'The Room' Celebrates 10th Anniversary

‘The Room’ Celebrates 10th Anniversary

The “Citizen Kane of bad movies” celebrates its 10th Anniversary this weekend and somehow became an overnight worldwide phenomenon in the process. For the past decade, The Room continues to persist as THE midnight movie for my generation and will be honored with two special midnight screenings commemorating its special anniversary at the Laemmle NoHo 7 this Friday and Saturday. For those unfamiliar with The Room, it’s my generation’s Rocky Horror Picture Show and has sold out midnight screenings across the globe to enthusiastic, energetic audiences.


Writer/Director/Star Tommy Wiseau consistently travels with the film worldwide and the film has extensively toured Australia, Canada, New Zealand, the United Kingdom and Europe. For Angelinos, The Room continues to persist as the “IT” midnight movie to discover, especially if you’re a college student. In college, my best friend Danny introduced The Room to me while we were freshman and for the past six years I can’t stop talking about it.  The last time I saw The Room was at the Laemmle Sunset 5 (now the Sundance Cinemas) along with 700 fans. Despite the damp, rainy Saturday evening, everyone could barely contain their excitement to see the film infamously dubbed “The Citizen Kane of bad movies.” But how did this even happen?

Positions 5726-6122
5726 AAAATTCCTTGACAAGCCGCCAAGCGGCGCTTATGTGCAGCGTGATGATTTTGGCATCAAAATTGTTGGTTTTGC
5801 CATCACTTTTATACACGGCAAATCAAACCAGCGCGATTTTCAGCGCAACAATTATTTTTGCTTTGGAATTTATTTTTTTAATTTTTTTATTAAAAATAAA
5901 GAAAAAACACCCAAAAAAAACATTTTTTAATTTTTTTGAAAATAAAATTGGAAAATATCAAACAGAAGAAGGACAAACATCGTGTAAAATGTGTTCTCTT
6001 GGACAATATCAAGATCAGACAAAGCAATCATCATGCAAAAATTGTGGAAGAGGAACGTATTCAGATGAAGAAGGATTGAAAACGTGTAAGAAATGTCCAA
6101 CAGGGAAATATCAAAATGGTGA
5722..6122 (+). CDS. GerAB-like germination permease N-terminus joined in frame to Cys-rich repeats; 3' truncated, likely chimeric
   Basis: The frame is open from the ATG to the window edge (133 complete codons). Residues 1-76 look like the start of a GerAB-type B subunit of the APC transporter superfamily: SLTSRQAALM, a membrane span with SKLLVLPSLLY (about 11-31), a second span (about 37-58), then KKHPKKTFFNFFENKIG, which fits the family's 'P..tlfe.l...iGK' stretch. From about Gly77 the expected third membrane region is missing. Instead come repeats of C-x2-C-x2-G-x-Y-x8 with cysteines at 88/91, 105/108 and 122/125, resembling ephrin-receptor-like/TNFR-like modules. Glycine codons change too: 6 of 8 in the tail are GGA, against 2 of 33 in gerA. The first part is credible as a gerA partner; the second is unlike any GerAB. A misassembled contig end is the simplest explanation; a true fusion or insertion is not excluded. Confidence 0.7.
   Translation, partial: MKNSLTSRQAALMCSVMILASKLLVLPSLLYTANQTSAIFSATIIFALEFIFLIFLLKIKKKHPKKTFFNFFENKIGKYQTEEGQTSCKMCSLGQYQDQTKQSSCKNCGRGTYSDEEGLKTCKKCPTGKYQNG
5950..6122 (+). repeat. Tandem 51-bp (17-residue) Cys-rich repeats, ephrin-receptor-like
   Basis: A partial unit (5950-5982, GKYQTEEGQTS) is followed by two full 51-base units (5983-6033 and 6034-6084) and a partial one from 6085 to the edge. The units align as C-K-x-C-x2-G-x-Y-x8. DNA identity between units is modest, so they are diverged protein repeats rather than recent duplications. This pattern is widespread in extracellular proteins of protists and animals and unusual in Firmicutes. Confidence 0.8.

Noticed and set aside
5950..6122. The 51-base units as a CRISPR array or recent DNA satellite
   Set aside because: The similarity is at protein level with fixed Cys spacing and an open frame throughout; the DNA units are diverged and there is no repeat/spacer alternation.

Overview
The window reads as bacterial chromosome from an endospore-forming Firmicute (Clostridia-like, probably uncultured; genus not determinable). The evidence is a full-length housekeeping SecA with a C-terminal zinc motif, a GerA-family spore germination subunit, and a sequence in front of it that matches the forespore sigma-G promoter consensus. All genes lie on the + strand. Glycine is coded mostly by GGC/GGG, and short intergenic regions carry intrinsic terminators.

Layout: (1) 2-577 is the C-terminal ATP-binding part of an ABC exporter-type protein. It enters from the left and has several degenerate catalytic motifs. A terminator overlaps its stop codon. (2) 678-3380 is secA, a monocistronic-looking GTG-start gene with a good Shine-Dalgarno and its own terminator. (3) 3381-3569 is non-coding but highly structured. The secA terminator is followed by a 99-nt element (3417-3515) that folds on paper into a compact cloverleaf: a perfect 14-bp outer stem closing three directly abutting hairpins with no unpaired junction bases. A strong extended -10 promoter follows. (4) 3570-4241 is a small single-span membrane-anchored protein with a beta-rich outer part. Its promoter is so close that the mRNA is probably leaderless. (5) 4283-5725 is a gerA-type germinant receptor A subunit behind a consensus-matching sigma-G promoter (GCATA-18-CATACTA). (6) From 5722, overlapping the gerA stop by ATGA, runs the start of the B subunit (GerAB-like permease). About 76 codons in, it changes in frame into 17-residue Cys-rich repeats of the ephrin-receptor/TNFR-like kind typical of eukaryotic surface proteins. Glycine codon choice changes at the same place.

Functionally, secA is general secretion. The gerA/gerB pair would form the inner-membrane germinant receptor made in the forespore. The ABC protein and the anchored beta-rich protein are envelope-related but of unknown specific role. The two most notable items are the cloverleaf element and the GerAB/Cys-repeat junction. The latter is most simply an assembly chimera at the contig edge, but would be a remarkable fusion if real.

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Originally conceived as a 600 page book, The Room eventually evolved into a movie, which premiered on June 27, 2003, at the Laemmle Sunset 5 to extremely unfavorable reviews. Even prior to its theatrical release, the film gained notoriety for its large billboard in the heart of Hollywood on the Sunset Strip. Despite early negativity, soon a rabid fanbase developed for midnight screenings and eventually forced the filmmakers to relocate screenings from the Wilshire Screening Room (Beverly Hills) to the Laemmle Sunset 5. There it regularly sold out multiple midnight screenings per showing and typically took up the entire multiplex for several years. Originally perceived as an L.A. cult movie, it all changed when Clark Collis’ article for Entertainment Weekly emerged in December 2008 exposing the film to an even larger audience.